Anish Kapoor's finger covered in pinkest pink

A Tale of Two Artists Feuding Fiercely Over Pink and Glitter

Artists Anish Kapoor and Stuart Semple have been fighting for months over intensely-colored art supplies, particularly black, pink and glitter. Their spat has reached heights of pettiness that most of us can only dream of, and this art feud is so amazing that we can’t help but wonder if it’s some kind of performance art.

The Blackest Black

It all began last year, when British-Indian sculptor Anish Kapoor infuriated the art world by claiming exclusive rights to use the world’s darkest shade of black.

How can an artist call dibs on a color? It’s because the pigment, Vantablack, is not just ordinary paint. It’s a unique chemical substance made of carbon nanotubes. Vantablack is trademarked and owned by Surrey NanoSystems Limited. Anyone who uses the Vantablack name in their products needs written permission from the company. Even using the pigment requires a special high-tech process; you can’t just dip a paintbrush in it.

Evidently, Kapoor got the exclusive rights to use Vantablack. And Kapoor is pretty lawsuit-happy, so anyone who tries to defy him and paint with Vantablack risks a trip to court.

Naturally, other artists really wanted to use Vantablack. They were pissed at Kapoor’s claim, and at Kapoor’s long history of obnoxious behavior.

But one artist, Stuart Semple, decided to take revenge in a gloriously petty way.

The Pinkest Pink

In retaliation for Kapoor’s total dick move, Semple created Pinkest Pink, which is exactly what it sounds like: a new, ultra-intense shade of pink. He put it up for sale to anyone on Earth except Anish Kapoor.

No, really.

Here’s what it says on the order page for Pinkest Pink:

This ultra-bright paint by Stuart Semple is available to everyone except Anish Kapoor! (Who won’t share his black!)

*Note: By adding this product to your cart you confirm that you are not Anish Kapoor, you are in no way affiliated to Anish Kapoor, you are not purchasing this item on behalf of Anish Kapoor or an associate of Anish Kapoor. To the best of your knowledge, information and belief this paint will not make it’s [sic] way into the hands of Anish Kapoor.

#ShareTheBlack

The Middlest Finger

But Semple’s triumph did not last long. Soon afterward, Kapoor posted a picture of his raised middle finger coated in Pinkest Pink with the caption “up yours.”

Up yours #pink

A post shared by Anish Kapoor (@dirty_corner) on

 

Evidently, Kapoor had gotten his hands on of some of Semple’s pigment. What a mature way to announce it!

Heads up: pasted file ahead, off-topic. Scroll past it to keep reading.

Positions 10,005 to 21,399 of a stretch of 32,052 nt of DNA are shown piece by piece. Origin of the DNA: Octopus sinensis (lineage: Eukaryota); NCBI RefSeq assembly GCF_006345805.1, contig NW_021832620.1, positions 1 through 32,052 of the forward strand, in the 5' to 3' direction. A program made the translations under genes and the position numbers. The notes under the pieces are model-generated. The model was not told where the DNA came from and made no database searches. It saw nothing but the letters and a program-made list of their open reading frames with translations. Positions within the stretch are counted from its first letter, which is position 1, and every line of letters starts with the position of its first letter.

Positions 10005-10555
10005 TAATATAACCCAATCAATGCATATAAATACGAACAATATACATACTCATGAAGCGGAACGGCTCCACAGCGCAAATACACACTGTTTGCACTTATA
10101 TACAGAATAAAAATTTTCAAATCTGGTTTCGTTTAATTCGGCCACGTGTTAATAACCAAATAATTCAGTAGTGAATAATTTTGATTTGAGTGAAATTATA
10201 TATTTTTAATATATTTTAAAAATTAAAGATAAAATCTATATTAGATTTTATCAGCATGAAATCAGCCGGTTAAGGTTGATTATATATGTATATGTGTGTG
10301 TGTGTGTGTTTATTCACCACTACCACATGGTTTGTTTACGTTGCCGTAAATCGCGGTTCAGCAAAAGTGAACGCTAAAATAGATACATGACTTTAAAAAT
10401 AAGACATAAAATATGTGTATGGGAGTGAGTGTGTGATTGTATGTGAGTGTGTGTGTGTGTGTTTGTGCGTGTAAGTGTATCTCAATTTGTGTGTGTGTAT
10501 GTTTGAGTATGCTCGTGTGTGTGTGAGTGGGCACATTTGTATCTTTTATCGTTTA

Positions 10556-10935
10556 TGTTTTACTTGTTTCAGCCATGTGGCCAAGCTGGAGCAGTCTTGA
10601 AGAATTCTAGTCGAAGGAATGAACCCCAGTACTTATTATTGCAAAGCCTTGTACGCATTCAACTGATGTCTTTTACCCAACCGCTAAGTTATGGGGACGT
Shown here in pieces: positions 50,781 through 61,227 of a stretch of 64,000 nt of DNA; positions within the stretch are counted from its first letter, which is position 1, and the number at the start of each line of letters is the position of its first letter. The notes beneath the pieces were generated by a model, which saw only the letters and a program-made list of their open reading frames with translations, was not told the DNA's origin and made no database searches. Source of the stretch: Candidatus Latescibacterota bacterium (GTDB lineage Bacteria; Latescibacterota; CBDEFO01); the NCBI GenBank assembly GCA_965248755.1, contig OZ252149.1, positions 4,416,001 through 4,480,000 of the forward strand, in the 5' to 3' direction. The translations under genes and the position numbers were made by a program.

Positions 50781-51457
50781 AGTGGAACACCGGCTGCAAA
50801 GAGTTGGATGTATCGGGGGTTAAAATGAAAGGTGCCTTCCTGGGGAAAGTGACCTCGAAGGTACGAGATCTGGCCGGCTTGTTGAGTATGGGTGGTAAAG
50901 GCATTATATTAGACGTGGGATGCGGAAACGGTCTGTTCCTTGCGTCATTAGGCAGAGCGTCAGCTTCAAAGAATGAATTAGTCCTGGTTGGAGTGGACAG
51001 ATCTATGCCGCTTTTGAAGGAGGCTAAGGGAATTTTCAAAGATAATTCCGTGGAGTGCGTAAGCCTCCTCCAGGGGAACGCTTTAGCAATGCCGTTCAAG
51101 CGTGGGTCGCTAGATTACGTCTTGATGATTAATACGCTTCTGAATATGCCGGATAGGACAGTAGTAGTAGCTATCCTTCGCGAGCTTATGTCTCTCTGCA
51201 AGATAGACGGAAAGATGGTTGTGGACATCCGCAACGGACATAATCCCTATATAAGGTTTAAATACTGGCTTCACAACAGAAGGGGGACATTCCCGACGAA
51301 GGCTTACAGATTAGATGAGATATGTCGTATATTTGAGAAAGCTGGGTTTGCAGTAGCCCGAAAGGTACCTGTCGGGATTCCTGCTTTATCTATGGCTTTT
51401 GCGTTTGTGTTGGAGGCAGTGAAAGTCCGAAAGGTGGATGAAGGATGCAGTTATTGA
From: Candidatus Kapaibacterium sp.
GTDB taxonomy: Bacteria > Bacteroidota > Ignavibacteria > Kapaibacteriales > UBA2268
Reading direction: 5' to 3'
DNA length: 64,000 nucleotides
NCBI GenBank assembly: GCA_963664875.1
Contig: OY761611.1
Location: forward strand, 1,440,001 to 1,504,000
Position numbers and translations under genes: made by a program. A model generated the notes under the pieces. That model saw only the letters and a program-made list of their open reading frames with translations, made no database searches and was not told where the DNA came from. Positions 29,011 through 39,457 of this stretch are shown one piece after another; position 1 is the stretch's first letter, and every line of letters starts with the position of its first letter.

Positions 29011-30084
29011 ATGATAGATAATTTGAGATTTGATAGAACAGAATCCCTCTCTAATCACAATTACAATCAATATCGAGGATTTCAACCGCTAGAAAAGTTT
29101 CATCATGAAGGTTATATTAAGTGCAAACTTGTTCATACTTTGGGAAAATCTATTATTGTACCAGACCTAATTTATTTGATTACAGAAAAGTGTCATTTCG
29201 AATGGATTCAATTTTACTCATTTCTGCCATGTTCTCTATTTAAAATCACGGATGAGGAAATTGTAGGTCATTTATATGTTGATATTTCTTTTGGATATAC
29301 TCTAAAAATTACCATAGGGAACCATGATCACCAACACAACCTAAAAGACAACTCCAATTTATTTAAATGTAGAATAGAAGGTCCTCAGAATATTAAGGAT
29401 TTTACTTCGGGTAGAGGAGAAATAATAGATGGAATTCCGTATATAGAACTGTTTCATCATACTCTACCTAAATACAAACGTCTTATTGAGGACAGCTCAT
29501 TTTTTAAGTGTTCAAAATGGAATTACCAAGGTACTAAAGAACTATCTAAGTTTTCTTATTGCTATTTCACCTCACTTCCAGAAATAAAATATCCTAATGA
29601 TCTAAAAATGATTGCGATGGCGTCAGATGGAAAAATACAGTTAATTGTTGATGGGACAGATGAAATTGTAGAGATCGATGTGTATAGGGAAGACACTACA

Stuart soon replied with an Instagram of his own, apparently showing himself with his fingers coated in Vantablack.

peace!!!! ✌🏻️ & 💖 #sharetheblack

A post shared by Stuart Semple (@stuartsemple) on

 

The World’s Most Glittery Glitter

Stuart Semple wasn’t yet ready to concede defeat. He retaliated with a new substance, Diamond Dust, which he dubbed “the world’s most glittery glitter.”

Semple banned Kapoor from using it. The sale page for the glitter says:

By adding this product to your cart you confirm that you are not Anish Kapoor, you are in no way affiliated to Anish Kapoor, you are not purchasing this item on behalf of Anish Kapoor or an associate of Anish Kapoor. To the best of your knowledge, information and belief this high-grade glitter will not make its way into the hands of Anish Kapoor.

As of this writing, Kapoor’s Instagram does not display any sparkling middle fingers.

Catching the Pink Thief

But Semple wasn’t finished yet. Somehow he identified the scofflaw who smuggled a container of Pinkest Pink to Kapoor.

On Tumblr, Semple posted a legal notice he sent to London’s Lisson Gallery. In the letter, Semple accuses Lisson of conspiring with Kapoor to wrongfully obtain the pink pigment. Semple goes on to make the following demands:

  1. Your gallery would say sorry for giving my pink to Mr. Kapoor
  2. Kapoor would give me my PINK back. I don’t want him to have it.
  3. He will write 100 lines “I will be nice, I will share my colours” and he will post the same on his Instagram.

Failing the above, an agreeable settlement would also be:

  1. The re-imbursement of £3.99 (the cost of the PINK minus shipping)
  2. And Mr. Kapoor to void his exclusive agreement over the use of Vanta Black in art.

Kapoor has yet to respond.

Green and Yellow

Kapoor’s silence has not stopped Semple. He’s still fighting the good fight. At the end of 2016, Semple unveiled two more ultra-bright pigments, GREEN and YELLOW. Kapoor doesn’t seem to have snatched up either of them yet.

Will Kapoor “be nice” and share Vantablack with the rest of the art world? Part of us hopes so; it’s really unfair of him to stifle other artists’ freedom of expression. But another, pettier part of us hopes he never concedes, because this feud is amazing and we never want to see it end.